Lesson #3: Placing Figures in a Context

Part of the unit: Drawing a Family Portrait |


How can we create drawings that tell a story?
Students will be able to:
Create a narrative work of art
Employ sketches as a guide for creating formal drawings
Utilize a variety of oil pastel techniques
Manipulate line, color, and shpae to express emotion
Students will understand that:
A narrative work of art tells a story that answers--who, what, where, when.
Sketches help artists think about and execute a work of art.
Art materials can be manipulated to achieve different effects.
The elements of art can be used to express emotion.
Oil pastels (sets of 12), various colored construction paper cut to 12" x 16", pencils
Reproductions of narrative works by Horace Pippin (The Domino Players) or Faith Ringgold (Tar Beach)
Direct students to the reproductions and ask:
  • What story does this picture tell?
  • What story will your drawing tell?
Refer to student sketches from the previous lesson:
  • How might the sketches we did during the last lesson help us ceate our final drawings?
  • Why might our final drawings look different from our sketches?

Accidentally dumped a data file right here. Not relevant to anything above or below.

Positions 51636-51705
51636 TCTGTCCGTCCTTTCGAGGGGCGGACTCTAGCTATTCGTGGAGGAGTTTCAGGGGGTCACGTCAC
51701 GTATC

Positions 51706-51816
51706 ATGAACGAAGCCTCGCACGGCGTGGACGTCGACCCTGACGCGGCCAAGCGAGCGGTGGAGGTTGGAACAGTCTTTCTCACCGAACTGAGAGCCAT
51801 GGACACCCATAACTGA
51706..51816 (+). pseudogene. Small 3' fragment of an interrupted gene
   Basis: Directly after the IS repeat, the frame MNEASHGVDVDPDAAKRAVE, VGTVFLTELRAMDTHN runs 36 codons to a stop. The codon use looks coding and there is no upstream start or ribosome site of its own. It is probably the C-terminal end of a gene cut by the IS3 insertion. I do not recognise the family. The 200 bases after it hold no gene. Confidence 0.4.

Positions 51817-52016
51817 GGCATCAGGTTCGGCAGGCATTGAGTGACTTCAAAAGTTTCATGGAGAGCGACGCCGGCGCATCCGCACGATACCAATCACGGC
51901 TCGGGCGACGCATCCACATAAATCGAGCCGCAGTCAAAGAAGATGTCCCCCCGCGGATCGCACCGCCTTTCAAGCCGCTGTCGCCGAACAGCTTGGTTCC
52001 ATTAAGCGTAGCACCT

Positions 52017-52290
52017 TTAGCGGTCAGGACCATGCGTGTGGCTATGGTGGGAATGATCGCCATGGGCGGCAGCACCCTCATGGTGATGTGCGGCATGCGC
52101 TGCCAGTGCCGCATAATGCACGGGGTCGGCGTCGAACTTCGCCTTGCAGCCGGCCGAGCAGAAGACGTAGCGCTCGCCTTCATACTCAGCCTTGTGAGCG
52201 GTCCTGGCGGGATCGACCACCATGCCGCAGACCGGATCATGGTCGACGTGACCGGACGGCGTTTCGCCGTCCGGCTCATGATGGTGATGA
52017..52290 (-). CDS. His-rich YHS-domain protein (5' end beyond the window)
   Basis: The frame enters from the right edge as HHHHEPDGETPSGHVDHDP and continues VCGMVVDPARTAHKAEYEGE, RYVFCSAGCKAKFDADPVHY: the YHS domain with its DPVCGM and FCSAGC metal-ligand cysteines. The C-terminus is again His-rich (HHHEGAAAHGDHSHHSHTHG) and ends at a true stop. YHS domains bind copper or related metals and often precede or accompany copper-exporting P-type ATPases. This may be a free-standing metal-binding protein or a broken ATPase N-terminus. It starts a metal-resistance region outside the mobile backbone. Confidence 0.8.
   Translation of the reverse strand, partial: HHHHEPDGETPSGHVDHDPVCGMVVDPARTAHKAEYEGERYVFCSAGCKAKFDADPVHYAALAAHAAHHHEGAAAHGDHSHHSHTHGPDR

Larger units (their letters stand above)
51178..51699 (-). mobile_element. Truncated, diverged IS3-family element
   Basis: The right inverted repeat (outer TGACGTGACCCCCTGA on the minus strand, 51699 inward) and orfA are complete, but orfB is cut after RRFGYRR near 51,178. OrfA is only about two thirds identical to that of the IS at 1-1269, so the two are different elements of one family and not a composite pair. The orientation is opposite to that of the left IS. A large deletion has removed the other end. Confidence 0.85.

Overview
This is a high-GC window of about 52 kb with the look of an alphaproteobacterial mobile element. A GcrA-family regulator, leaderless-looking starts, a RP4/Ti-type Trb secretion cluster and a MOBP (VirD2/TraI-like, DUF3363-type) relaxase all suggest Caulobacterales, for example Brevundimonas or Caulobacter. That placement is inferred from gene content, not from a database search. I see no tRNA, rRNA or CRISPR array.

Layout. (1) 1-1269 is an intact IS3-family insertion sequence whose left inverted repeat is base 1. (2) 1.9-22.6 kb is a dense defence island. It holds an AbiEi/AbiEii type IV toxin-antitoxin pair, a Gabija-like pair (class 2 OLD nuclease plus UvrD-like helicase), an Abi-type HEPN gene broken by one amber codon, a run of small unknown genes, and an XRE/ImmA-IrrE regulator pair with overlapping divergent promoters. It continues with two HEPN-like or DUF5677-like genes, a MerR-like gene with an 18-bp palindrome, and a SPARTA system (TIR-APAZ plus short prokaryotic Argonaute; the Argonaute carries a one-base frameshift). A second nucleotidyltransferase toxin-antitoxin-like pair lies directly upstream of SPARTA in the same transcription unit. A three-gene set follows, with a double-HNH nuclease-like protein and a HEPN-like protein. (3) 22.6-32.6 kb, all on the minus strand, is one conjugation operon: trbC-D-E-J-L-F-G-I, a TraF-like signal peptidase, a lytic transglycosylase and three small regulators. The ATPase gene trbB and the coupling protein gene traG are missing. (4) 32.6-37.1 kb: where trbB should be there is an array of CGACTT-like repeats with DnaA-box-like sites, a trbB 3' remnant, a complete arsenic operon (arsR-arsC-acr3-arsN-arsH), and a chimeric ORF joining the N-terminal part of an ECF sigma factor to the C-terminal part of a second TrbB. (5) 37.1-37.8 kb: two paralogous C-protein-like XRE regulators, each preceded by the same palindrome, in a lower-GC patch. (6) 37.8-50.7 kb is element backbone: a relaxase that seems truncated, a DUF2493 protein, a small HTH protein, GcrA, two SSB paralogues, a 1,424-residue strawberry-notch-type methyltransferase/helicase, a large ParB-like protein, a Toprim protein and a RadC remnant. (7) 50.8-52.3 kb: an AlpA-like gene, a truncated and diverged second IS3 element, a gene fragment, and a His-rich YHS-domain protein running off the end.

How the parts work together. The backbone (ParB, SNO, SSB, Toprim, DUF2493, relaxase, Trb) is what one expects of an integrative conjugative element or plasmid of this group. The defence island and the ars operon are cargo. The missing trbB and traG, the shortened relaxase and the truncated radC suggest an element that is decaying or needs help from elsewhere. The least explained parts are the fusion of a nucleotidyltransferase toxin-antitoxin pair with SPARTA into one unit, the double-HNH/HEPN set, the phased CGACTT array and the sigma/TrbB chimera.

Using the teacher sketch, demonstrate how to use it as reference for creating a final drawing on the construction paper.   
Invite students to select a piece of construction paper for their final drawing.  Before choosing a color, remind them to consider when and where the activity they are depicting is taking place---day/park, night/party---as the color will most likely serve as the dominant background.  Before students begin, remind them to:
  • Use the whole paper for their composition.
  • Use color and line to express feeling.
  • Employ the techniques for blending and layering oil pastels they learned in the first lesson.
Invite student volunteers to display and discuss their works-in-progress.  They might include the following in their narrative:
  • Event
  • Participants
  • Place
  • Time of day/year
  • Feeling
What important details need to be added to complete the drawing?